so, my advice to you is this: if being a cna is what you want, wonderful. we need more caring cnas that are doing the job because they want to, rather than to just collect a paycheck. i don't think you will have a hard time finding a facility that will sponser you and get you certified. i don't think i would go for a certification class that doesn't have clinical time, though. besides, there really isn't much of a reason to pay for the class yourself when you can usually find a facility to sponser you. but i would volunteer at a facility first, so you can see first hand what kind of environment you will be working in. also, choose facilities carefully. cnas are so in-demand that you can be picky. ask around. check out their record with the state. whey you go in for your interview, interview the facility back. ask them about staffing, call-ins, turnover, problems they have had. (of course, you would want to ask some positive questions, too...) most importantly, talk with some of the aides that are working there. what kind of attitude do they have? there are good facilities out there.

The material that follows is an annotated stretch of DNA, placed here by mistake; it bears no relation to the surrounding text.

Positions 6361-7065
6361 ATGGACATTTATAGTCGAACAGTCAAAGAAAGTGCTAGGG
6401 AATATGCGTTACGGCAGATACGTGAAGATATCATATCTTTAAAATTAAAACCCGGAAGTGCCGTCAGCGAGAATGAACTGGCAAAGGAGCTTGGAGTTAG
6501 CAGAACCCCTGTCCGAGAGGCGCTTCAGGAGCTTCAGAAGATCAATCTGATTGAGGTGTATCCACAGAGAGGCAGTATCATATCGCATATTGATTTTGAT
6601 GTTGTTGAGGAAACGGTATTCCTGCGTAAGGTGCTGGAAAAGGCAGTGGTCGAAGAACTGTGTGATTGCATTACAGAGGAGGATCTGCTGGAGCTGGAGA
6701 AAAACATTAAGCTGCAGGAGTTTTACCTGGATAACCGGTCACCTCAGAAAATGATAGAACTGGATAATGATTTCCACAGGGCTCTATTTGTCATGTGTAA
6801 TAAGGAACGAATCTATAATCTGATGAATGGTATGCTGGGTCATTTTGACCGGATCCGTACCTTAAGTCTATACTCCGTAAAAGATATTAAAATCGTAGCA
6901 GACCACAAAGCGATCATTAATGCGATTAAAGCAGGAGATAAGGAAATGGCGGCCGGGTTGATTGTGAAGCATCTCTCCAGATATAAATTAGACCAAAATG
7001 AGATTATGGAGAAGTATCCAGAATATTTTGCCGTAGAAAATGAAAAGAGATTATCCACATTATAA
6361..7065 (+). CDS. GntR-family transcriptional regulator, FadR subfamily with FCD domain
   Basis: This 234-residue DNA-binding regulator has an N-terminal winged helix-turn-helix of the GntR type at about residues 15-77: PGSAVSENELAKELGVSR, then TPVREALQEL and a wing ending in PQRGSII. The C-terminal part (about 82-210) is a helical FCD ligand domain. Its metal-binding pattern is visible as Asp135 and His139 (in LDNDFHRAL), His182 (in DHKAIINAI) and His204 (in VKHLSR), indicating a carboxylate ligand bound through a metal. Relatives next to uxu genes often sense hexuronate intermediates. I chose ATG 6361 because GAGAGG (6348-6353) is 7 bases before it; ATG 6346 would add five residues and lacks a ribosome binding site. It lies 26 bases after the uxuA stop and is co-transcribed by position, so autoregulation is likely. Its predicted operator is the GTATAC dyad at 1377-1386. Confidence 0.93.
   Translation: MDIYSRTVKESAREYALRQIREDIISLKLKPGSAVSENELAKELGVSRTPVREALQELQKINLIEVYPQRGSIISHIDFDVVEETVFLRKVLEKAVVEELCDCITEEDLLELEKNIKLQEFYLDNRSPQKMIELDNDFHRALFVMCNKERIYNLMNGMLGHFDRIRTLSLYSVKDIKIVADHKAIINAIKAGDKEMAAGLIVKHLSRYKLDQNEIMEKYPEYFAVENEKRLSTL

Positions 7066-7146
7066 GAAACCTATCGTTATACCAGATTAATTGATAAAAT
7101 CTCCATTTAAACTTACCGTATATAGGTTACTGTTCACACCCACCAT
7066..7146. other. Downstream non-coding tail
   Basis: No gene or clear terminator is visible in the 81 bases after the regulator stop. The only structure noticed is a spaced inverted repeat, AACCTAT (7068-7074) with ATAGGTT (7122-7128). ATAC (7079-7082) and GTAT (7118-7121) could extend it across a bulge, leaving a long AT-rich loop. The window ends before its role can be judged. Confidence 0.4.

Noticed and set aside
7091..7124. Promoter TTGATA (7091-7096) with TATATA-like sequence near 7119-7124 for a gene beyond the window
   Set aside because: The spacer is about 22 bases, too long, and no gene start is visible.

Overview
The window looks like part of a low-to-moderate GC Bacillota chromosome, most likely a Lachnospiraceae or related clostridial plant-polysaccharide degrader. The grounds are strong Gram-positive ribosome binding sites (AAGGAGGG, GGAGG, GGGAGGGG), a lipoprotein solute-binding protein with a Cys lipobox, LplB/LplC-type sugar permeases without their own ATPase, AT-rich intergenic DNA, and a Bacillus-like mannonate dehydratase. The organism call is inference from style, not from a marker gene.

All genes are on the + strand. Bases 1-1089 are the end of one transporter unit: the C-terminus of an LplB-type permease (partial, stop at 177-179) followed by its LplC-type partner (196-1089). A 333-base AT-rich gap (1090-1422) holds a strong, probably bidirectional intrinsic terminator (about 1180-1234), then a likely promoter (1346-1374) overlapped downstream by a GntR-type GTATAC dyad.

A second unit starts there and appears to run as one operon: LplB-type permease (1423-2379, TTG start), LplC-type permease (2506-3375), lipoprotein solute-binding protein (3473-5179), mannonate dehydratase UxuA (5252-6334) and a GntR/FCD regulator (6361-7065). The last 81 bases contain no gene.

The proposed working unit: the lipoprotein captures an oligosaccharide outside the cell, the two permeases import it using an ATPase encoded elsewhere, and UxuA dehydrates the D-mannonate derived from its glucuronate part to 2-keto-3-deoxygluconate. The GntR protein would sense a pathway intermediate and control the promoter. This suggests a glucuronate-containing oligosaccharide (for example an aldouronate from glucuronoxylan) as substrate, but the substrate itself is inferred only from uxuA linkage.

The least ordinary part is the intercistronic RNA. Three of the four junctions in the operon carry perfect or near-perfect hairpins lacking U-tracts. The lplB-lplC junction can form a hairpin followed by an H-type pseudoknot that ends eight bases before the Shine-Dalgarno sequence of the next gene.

good luck to you. i hope it all works out.